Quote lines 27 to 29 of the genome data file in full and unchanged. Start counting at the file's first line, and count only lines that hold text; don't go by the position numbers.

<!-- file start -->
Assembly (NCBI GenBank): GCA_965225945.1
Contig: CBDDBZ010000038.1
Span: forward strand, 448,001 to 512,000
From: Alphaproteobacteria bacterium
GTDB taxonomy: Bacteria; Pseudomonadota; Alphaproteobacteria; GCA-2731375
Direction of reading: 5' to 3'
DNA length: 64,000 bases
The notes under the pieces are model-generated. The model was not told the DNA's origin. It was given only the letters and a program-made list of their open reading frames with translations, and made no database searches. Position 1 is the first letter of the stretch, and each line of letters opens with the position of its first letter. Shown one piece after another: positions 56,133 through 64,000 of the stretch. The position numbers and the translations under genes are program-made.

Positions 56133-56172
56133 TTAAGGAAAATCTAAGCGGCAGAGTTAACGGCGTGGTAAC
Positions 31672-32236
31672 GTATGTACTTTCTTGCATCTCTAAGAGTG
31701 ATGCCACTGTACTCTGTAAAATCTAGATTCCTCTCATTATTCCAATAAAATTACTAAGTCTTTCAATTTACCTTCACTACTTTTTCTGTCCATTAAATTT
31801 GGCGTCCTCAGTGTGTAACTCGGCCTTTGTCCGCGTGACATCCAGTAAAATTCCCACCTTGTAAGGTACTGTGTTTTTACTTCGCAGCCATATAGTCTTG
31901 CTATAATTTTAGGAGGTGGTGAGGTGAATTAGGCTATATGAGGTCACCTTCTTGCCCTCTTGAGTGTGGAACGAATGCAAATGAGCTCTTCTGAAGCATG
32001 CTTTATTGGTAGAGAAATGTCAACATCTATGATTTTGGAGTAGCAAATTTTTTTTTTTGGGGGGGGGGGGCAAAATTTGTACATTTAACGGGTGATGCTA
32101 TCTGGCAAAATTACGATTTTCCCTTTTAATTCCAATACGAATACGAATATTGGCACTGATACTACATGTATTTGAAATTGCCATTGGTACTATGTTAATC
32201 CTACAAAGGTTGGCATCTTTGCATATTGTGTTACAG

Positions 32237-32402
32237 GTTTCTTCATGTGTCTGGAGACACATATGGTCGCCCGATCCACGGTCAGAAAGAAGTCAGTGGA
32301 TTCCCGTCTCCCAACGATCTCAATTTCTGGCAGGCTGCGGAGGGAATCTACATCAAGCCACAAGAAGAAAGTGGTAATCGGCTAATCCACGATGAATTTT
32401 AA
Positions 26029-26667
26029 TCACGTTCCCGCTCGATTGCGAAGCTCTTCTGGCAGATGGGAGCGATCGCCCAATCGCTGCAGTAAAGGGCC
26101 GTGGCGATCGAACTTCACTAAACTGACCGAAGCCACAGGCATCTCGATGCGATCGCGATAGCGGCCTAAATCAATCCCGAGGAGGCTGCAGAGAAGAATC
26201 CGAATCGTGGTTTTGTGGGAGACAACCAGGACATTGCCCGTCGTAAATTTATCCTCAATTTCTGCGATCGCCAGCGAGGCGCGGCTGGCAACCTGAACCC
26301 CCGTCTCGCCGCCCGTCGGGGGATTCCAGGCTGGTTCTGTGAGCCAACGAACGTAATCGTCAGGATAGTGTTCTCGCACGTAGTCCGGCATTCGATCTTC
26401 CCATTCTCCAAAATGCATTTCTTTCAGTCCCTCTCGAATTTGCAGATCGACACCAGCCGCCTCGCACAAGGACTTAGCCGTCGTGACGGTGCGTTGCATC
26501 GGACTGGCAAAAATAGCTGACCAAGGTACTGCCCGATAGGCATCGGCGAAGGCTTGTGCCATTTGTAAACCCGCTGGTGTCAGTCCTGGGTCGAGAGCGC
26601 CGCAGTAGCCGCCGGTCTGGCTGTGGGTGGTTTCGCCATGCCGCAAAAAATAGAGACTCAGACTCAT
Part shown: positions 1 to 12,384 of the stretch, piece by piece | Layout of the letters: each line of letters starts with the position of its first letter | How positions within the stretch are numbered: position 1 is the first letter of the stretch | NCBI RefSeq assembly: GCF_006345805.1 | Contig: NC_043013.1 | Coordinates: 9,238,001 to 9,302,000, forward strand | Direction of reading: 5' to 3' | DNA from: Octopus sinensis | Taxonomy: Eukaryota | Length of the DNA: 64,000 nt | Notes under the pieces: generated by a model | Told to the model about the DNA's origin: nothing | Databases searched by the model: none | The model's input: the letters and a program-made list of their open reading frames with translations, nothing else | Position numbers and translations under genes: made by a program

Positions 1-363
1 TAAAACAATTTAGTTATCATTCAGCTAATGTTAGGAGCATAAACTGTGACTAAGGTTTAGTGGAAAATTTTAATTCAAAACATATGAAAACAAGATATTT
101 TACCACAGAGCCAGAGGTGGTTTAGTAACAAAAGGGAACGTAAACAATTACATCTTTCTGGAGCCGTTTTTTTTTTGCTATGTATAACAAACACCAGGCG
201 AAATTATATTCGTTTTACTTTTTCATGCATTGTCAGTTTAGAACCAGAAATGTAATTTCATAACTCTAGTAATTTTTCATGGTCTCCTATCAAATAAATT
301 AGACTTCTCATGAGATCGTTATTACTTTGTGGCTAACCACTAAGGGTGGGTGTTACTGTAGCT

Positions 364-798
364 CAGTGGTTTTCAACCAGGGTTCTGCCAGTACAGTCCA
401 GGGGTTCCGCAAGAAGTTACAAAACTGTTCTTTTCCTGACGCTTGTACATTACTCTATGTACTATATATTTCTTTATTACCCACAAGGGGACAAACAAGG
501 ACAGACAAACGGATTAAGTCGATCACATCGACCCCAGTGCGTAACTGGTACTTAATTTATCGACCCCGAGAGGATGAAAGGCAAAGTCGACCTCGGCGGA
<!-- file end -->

26301 CCGTCTCGCCGCCCGTCGGGGGATTCCAGGCTGGTTCTGTGAGCCAACGAACGTAATCGTCAGGATAGTGTTCTCGCACGTAGTCCGGCATTCGATCTTC
26401 CCATTCTCCAAAATGCATTTCTTTCAGTCCCTCTCGAATTTGCAGATCGACACCAGCCGCCTCGCACAAGGACTTAGCCGTCGTGACGGTGCGTTGCATC
26501 GGACTGGCAAAAATAGCTGACCAAGGTACTGCCCGATAGGCATCGGCGAAGGCTTGTGCCATTTGTAAACCCGCTGGTGTCAGTCCTGGGTCGAGAGCGC